Explore your backyard. You wondered how your other coursemate knew the distinctive behavior of insects in his backyard. It turned out that he read science features every other day, where the authors pointed out that the pandemic kept scientists from going outdoors (and study the insects). It would be up to volunteers, the ordinary folks who have a backyard (and possibly a park a few blocks from where they live). You may not be interested to volunteer (and help scientists in providing new information about a new insect in the neighbourhood), but summer is the ideal time to go out in the morning. It should lift your spirit. You must not worry about frustration and the seeming lack of direction, as...

You must read a book. You plodded about thinking about everything lately. There's plenty of time for that existential dread later. Read a book. Choose an author, if not genre, that will pique your curiosity. Don't read "Mary Poppins" again after your mother remarked that P.L. Travers was unhappy about how her book was marketed. How about John Irving's "The World According to Garp"? Robin Williams and Glenn Close starred in the big-screen adaptation, but you haven't seen it. Your coursemate thought that "The Ickabog" was too long for a fairy tale, but your mother was a huge J.K. Rowling fan. (You imagined how Maidens' Dreams would taste like.) And your tutor doesn't encourage you to get a copy of "Serpentine". It might be featured in the fourth season of "His Dark Materials", which made you restless. Lie down. Imagine the unmistakable salt smell of the sea while descending down a slope. It doesn't end there. Yet.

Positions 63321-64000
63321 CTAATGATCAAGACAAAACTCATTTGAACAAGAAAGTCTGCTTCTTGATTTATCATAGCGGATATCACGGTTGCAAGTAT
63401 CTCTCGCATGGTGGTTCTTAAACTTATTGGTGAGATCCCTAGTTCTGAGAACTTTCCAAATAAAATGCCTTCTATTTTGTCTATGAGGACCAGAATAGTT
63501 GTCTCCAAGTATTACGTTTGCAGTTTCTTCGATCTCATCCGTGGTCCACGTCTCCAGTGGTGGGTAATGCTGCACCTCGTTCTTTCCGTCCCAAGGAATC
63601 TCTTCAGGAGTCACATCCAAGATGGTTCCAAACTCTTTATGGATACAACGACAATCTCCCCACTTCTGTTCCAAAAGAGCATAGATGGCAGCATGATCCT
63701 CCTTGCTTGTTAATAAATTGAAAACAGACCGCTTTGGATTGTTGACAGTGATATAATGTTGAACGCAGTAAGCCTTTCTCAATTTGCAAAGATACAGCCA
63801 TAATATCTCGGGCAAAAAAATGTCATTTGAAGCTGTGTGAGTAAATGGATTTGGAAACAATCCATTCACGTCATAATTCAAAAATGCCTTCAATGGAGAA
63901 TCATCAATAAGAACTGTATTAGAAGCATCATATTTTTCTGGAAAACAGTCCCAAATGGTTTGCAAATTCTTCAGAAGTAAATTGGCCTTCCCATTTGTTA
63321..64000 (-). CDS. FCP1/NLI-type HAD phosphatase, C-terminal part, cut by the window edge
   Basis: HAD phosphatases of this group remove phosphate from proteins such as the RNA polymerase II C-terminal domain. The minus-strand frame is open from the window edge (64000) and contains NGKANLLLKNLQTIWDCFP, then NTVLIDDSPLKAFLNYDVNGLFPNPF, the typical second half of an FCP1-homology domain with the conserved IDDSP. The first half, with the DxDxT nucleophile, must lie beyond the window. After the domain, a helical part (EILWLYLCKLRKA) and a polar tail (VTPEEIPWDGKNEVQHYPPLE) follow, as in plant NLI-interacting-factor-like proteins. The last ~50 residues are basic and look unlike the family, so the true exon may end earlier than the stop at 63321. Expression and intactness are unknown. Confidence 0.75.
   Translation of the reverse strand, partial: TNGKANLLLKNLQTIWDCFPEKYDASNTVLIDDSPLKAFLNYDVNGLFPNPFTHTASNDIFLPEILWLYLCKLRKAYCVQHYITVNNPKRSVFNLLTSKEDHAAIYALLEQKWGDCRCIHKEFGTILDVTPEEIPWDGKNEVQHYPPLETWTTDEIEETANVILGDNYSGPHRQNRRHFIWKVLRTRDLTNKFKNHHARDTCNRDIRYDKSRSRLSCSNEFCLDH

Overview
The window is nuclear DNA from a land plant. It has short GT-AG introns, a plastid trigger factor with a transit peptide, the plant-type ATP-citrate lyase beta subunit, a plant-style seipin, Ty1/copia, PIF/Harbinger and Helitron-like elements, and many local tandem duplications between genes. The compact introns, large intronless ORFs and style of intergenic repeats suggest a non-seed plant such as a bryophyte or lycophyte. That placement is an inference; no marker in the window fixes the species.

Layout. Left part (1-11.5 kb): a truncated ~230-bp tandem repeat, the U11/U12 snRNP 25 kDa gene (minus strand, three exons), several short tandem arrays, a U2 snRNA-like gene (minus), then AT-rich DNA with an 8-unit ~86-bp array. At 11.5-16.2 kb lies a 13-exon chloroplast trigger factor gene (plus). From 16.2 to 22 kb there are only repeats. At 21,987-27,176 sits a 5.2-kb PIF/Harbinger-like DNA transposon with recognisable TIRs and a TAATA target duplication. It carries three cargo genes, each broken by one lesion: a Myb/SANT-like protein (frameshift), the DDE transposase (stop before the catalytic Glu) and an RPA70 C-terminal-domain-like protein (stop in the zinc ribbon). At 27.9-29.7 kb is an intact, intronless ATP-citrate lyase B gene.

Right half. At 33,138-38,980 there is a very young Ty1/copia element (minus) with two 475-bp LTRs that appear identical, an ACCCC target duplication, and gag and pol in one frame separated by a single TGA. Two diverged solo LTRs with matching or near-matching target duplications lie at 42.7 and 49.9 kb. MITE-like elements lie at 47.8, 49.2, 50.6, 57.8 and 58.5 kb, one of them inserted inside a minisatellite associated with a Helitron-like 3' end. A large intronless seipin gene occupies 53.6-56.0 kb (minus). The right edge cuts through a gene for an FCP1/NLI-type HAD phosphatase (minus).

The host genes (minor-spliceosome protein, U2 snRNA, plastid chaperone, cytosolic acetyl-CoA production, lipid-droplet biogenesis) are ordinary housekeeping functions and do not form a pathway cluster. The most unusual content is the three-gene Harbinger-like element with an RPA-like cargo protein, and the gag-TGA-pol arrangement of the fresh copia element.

You can't sing, but you're loving it. You can't forget the dumbfounded expression of your mates after hearing your rendition of "Geronimo". You haven't been to Brisbane, so this hit song first came to mind. But you don't care. (You're not auditioning for "The Voice" soon.) It's about having fun.

What will Santa Claus do this Christmas? Think of a face shield attached to a red cap, and it must be made specifically for someone with a bushy beard. This is the ideal time to show your generous spirit, but the pandemic would restrict you. Plan a virtual meeting. Turn your room into Santa's workshop. (Your friends must have great ideas. Plexiglass dividers won't be one of them.) And invite some kids (through Zoom). It should brighten anyone's day - even there's a possibility of warmer days later this season.

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If all of the above wouldn't be enough, then chat with your mate. Send an e-mail to your tutor. Talk to your parents and sibling(s). Problems must be met with seriousness and compassion, even if they're small and petty. Don't worry if you sound melodramatic. And you can ask anyone if you need a haircut. Anyone might suggest a healthy hobby during the pandemic. If it's a recipe for a winter salad, then don't think twice about it. (You can show it off to your coursemates. Soon.) Someone might recommend a Christmas tree farm (and you don't have a tree yet). And don't worry about your family noticing you eating dinner ridiculously early. You're not alone. You stared at the fridge. Again.